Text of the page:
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Friday, June 27, 2014

Cap in Hand

Chairman Wheeler acknowledged that "Many are asking us to simply raise the contribution rate and send more money to schools and libraries."  He promised, "I will not hesitate to recommend this should it be warranted."  A recent news report said, "An FCC official emphasized that the agency has not ruled out increasing the overall size of the program if it's necessary to meet the president's goals."

This morning it occurred to me that there is a simple way for the FCC to put their reforms where their mouth is.

Uncap the E-Rate fund.

Uncapping the fund is fiscally responsible.  It increases and decreases the contribution rate as necessary to meet applicant needs, instead of setting some artificial spending level, and then crafting increasingly incomprehensible program rules to fit the number.  Right now, the cap trumps all program goals and priorities.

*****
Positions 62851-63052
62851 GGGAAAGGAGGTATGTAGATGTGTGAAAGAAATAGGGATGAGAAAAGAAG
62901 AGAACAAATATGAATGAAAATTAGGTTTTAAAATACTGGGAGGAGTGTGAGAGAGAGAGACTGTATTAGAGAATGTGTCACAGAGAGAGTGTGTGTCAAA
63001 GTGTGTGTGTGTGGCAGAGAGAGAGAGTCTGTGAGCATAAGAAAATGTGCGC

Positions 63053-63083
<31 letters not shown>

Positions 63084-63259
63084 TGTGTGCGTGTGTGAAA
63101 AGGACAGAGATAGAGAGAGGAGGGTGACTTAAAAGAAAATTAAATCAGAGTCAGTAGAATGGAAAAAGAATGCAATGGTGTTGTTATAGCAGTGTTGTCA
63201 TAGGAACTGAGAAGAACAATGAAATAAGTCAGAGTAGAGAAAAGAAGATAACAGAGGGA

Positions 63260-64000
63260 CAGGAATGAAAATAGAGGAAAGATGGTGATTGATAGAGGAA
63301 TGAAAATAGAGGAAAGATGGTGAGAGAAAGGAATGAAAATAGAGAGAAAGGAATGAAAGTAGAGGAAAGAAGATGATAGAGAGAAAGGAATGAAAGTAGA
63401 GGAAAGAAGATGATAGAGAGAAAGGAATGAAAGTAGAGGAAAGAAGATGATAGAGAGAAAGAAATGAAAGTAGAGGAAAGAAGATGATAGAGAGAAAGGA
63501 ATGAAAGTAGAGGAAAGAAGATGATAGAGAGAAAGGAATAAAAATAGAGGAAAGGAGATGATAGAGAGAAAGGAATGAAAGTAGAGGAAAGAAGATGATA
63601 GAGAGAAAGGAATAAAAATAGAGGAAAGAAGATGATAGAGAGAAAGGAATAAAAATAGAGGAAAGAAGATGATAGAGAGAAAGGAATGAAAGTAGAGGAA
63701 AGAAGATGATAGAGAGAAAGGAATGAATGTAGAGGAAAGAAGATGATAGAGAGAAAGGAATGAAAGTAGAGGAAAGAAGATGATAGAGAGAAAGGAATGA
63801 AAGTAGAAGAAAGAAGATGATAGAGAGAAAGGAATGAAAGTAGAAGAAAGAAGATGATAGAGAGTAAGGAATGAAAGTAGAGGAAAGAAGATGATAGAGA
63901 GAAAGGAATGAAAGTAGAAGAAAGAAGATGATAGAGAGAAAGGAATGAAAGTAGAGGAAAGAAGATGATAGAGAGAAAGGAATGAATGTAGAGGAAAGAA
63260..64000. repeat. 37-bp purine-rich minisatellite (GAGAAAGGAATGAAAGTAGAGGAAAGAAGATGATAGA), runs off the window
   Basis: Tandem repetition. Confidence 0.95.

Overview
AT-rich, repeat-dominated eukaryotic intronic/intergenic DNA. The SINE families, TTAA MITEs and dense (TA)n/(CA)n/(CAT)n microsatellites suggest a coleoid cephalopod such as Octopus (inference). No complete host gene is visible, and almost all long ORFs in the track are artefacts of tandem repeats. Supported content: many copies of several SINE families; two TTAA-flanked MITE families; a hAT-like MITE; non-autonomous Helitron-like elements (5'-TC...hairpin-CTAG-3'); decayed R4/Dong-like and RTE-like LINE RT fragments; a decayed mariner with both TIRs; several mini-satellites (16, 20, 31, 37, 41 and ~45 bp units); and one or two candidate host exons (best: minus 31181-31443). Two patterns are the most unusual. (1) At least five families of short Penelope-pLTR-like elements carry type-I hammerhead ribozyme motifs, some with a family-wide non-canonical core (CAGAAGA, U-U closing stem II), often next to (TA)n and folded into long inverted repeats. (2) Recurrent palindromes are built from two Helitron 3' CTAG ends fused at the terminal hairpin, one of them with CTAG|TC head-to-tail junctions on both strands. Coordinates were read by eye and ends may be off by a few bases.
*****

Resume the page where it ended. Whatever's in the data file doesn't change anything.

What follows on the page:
Think how it would simplify the program to go topless.  Because of the cap, we've got Priority Two and the 2-in-5 Rule.  But think a little deeper: the filing window is only necessary because of the cap.  Funding commitments are only necessary because of the cap.  Without the cap, the list of steps in the application and funding process would be:
  1. Get discounted bills.  
That's the way the program was originally supposed to work.

OK, some applicants might have to let service providers know they're eligible.  If USAC doesn't know what your discount level should be, they might have to ask you.  Oh, and I guess we'd still need a form where you certify away your first-born child.  But the complexity of the application process is a result of the cap.  (Well, a lot of the complexity comes from the FCC's misguided and ineffective attempt to regulate the procurement process of local governments, but I've done that rant.)

At this time of year, what could be more student-centric than pulling off that flat cap and tossing it in the air?

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